• The mean income is \frac{7}{2} (remember, incomes are measured in tens of thousands of dollars).
• The mean age is 33.
• The regression line predicts that a 24 year old applicant has an income of \frac{31}{2}.

Suppose the standard deviation of incomes in micro_apps is an integer multiple of the standard deviation of ages in micro_apps. That is,

\text{standard deviation of income} = k \cdot \text{standard deviation of age}.

What is the value of k? Give your answer as an integer.

To find this answer, we’ll use the definition of the regression line in original units, which is \text{predicted } y = mx+b, where m = r \cdot \frac{\text{SD of } y}{\text{SD of }x}, \: \: b = \text{mean of } y - m \cdot \text{mean of } x

Next we substitute these value for m and b into \text{predicted } y = mx + b, interpret x as age and y as income, and use the given information to find k. \begin{align*} \text{predicted } y &= mx+b \\ \text{predicted } y &= r \cdot \frac{\text{SD of } y}{\text{SD of }x} \cdot x+ \text{mean of } y - r \cdot \frac{\text{SD of } y}{\text{SD of }x} \cdot \text{mean of } x\\ \text{predicted income}&= r \cdot \frac{\text{SD of income}}{\text{SD of age}} \cdot \text{age}+ \text{mean income} - r \cdot \frac{\text{SD of income}}{\text{SD of age}} \cdot \text{mean age} \\ \frac{31}{2}&= -\frac{1}{3} \cdot k \cdot 24+ \frac{7}{2} + \frac{1}{3} \cdot k \cdot 33 \\ \frac{31}{2}&= -8k+ \frac{7}{2} + 11k \\ \frac{31}{2}&= 3k+ \frac{7}{2} \\ 3k &= \frac{31}{2} - \frac{7}{2} \\ 3k &= 12 \\ k &= 4 \end{align*}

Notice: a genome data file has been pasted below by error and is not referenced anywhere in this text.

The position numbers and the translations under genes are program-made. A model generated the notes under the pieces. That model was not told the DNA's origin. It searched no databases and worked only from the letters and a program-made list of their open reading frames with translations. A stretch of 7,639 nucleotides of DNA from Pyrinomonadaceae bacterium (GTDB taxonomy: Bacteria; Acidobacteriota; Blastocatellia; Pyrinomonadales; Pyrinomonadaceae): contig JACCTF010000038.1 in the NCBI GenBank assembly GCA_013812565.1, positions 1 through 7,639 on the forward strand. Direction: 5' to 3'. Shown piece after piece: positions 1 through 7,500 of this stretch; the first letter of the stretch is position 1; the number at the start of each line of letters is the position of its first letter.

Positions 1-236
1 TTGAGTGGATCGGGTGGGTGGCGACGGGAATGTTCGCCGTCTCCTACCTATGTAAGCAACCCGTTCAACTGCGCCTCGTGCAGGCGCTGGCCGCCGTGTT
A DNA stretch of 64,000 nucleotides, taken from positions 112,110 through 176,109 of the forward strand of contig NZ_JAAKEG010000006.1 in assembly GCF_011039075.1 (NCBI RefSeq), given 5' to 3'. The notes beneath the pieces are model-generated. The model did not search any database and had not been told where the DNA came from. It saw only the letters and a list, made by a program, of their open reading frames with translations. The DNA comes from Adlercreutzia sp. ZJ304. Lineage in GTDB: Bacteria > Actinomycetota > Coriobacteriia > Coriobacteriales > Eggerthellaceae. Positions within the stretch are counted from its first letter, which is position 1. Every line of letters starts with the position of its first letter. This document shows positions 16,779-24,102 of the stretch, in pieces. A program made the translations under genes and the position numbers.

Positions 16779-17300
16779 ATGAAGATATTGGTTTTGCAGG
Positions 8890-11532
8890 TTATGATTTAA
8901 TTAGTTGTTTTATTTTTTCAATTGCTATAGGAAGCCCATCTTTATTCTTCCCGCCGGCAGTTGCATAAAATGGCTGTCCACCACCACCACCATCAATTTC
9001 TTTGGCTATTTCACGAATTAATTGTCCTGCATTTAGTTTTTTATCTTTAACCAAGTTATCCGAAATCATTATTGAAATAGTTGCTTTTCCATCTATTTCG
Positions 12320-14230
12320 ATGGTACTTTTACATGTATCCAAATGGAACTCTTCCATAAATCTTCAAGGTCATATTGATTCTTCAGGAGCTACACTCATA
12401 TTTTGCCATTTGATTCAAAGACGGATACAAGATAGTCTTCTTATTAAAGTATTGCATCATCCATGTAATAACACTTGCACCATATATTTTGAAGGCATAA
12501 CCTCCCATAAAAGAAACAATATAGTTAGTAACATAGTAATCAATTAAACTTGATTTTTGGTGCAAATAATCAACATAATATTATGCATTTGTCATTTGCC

Another way to solve this problem uses the equation of the regression line in standard units and the definition of standard units.